the president of District 22's Community Education Council. Adem
Carroll, the executive director of the Muslim Consultative Network, a
community group, said that he would "be watching to see that due
diligence be done, that the school is inclusive of New York City kids
from all backgrounds and that it doesn't pander to any national

Saul B. Cohen, a member of the Board of Regents, said that he would
raise questions at the committee meeting on Monday about the need for
such a school in a relatively high-performing district, and how it
would steer clear of church-state issues. "There are youngsters who
study Chinese who are not Chinese in origin, but they want to study it
for linguistic purposes, business purposes," he said. But he
questioned whether Hebrew was similarly useful. In Israel, he added,
English was "completely widespread."

Karen Brooks Hopkins, another regent, described the charter
application as "first class," adding that she hoped it would be
Some critics of the Khalil Gibran school said last week that they also
objected to the Hebrew school. "I don't think it's the business of a
public board of education to be creating these segregated,
hermetically sealed schools with specific cultural adaptations," said
Jeffrey Wiesenfeld, a trustee of the City University of New York. "You
want a special school for that; you can go to an archdiocese school,
you can go to a school under the aegis of the Greek Orthodox Church,
you can go to a yeshiva."

Mr. Wiesenfeld said that he would not actively protest the Hebrew
school as he had the Khalil Gibran school because he did not have the
time and did not think it posed the same "potential threat to the
society."  Michael Meyers, the executive director of the New York
Civil Rights Coalition, described the proposed school as "inconsistent
with the purposes of public schooling." "They will not say they're
exclusionary; they will not say the school is not open to everybody,
blah, blah, blah," he said. "They found the formula now for getting
around and skirting the civil rights laws."

Mr. Steinhardt and the founder of Ben Gamla, the school in Florida,
have spoken of the possibility of creating a network of Hebrew
language charter schools across the country, a concept that is
attracting attention from sociologists, educators and community
leaders focused on strengthening Jewish identity and culture. "It
seems to me that if it's successful, it's the type of thing that could
grow," said Steven M. Cohen, a sociologist at Hebrew Union
College-Jewish Institute of Religion. "With enough charitable funds to
kick it off and government funds to support it in Jewishly dense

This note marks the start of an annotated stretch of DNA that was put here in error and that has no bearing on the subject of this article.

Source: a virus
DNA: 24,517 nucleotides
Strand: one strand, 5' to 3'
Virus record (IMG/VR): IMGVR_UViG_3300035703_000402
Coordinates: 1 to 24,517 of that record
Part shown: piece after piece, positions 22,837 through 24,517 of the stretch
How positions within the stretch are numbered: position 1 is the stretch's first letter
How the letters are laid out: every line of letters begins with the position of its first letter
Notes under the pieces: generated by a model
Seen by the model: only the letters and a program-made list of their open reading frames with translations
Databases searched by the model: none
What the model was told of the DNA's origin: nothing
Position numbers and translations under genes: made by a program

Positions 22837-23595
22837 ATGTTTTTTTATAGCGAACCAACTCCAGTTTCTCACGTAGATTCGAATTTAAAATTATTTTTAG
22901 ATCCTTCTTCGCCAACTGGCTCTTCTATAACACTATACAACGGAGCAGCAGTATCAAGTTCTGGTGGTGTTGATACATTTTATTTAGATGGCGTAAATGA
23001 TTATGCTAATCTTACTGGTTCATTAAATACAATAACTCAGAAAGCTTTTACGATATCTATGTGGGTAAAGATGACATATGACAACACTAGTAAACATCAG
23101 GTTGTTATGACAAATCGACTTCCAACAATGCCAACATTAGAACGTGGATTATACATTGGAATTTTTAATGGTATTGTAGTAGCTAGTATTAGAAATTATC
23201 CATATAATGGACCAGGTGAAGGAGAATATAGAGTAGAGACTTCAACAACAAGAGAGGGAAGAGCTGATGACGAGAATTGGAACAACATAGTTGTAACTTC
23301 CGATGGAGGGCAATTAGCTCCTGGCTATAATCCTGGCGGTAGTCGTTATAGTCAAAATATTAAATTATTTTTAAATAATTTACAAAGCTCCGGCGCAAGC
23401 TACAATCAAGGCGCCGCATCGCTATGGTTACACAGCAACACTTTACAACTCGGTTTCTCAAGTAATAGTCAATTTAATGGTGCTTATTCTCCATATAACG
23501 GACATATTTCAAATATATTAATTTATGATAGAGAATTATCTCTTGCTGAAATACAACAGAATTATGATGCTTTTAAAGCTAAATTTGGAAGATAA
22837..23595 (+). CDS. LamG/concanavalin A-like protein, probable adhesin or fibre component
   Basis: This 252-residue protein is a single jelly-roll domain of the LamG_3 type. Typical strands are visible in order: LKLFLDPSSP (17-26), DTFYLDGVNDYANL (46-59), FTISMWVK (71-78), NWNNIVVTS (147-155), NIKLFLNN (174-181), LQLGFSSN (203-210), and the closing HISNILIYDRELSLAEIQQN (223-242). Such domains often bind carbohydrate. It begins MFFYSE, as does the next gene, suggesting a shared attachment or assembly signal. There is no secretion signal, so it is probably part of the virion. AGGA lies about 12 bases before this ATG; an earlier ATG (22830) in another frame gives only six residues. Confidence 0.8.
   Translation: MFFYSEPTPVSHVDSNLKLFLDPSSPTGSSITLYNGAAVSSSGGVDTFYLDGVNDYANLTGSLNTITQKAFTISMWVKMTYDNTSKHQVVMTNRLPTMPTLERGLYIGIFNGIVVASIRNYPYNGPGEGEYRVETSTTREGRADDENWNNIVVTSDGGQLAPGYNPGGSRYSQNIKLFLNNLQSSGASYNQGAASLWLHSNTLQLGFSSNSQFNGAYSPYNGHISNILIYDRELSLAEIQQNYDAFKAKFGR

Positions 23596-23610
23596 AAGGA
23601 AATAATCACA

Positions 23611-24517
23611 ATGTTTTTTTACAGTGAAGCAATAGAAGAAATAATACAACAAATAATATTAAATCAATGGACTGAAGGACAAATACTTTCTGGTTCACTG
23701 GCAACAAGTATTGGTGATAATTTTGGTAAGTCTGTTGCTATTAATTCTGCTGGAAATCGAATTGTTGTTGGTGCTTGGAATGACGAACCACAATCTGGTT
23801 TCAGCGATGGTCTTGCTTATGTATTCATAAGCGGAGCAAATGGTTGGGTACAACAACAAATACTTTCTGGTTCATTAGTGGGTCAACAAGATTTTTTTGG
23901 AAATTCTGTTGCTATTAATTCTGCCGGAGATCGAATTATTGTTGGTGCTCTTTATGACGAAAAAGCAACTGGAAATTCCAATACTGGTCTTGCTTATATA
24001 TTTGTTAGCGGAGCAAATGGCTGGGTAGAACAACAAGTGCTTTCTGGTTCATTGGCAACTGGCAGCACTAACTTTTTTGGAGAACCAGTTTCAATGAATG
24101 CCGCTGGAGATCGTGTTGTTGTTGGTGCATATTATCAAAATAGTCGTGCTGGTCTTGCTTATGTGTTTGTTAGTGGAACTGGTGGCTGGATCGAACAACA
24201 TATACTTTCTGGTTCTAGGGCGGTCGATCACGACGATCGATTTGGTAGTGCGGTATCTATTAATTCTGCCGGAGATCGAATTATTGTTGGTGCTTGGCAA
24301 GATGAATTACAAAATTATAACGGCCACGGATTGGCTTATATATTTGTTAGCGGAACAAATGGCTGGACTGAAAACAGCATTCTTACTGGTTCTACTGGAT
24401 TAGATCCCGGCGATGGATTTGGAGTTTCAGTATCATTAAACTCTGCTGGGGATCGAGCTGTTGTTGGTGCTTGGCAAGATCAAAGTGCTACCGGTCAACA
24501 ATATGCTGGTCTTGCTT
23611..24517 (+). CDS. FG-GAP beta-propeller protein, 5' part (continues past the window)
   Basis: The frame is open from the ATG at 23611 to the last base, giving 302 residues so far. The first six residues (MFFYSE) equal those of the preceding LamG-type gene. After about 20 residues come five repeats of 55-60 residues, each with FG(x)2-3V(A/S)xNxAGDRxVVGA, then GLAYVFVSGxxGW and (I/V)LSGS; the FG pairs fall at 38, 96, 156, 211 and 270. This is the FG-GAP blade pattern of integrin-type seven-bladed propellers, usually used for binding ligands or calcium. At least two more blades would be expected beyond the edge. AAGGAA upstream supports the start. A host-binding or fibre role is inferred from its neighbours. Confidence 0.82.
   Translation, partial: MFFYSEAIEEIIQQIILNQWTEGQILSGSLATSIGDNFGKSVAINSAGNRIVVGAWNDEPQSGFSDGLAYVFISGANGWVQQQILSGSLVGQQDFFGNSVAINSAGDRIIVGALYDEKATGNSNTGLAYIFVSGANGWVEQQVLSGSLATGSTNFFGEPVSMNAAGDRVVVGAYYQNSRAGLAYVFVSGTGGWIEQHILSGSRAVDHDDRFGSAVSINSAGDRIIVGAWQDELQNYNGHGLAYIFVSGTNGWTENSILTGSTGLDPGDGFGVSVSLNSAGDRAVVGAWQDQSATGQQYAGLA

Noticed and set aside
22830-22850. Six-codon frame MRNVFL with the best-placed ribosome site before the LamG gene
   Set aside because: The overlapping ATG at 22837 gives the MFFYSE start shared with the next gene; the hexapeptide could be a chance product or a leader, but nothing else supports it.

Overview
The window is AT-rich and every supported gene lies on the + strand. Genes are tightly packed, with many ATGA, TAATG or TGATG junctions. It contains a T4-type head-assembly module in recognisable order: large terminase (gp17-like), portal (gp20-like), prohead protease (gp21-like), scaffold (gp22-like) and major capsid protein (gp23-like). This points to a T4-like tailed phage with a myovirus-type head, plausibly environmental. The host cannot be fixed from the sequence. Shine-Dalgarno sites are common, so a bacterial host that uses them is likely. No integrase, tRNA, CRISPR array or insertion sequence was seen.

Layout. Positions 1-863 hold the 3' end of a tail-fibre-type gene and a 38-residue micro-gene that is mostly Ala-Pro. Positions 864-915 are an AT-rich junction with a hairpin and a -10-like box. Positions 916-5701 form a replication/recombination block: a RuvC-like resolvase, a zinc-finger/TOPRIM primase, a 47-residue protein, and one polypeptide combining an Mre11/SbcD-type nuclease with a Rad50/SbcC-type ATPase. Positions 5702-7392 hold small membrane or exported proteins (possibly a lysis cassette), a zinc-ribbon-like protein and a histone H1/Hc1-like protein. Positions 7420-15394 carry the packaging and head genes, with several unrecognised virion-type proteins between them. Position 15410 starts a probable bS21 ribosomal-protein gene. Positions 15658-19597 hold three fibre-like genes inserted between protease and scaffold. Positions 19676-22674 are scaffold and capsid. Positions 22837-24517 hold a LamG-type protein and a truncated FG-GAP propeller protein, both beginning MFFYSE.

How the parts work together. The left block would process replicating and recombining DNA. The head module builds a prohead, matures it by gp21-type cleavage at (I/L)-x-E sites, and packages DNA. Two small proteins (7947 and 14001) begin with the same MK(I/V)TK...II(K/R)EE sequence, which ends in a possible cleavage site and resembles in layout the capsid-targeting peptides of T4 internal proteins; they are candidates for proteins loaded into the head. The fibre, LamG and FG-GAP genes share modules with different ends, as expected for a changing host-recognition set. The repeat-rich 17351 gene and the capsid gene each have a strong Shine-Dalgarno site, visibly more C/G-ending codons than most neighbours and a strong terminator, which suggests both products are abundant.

areas, I think there's a population that would want to use the

Still, he said, navigating the church-state divide could prove tricky.
"They're going to have to walk a very fine line between Jewish as
culture and Jewish as religion, and there will be people who are
looking to disqualify the school for teaching religious practice," he
added. Dr. Cohen noted that in Israel, nonreligious Jews "can learn
Talmud, Bible, Jewish religious customs and regard it as a secular
activity." He said, "Is that possible in the United States of
America?"  "The problem is that Jewish religious practice is part of
Jewish culture," he added. "So how does one make a sharp division
between religion and culture?"

According to the application, the history of Jewish communities around
the world will account for, at most, 20 minutes of class time a week,
while the study of modern Hebrew will provide "both motivation and
link to the culture and physical land of Israel as well as to the very
special archaeological treasures and historical legacy that land
represents." The school is designed to eventually serve 675
kindergartners through eighth graders. Students will be chosen by
lottery, with preference for district residents.

Mr. Steinhardt, a millionaire who has given away $200 million since
retiring 13 years ago, much of it to Jewish causes, holds such passion
for encouraging young Jews to marry one another that he offers his
villa in Anguilla to honeymooners who met on Birthright trips. He
declined to be interviewed, referring questions to Mr. Gerstein.  "I
think his hope is that Jews who are completely turned off by religion,
by rabbis, by Jewish texts, religious texts will find their identity
within this school," said Jonathan D. Sarna, a professor of American
Jewish history at Brandeis University. "I think he does deeply care
that there be a Judaism for another generation, and his sense is that
if we just go business as usual, that won't happen."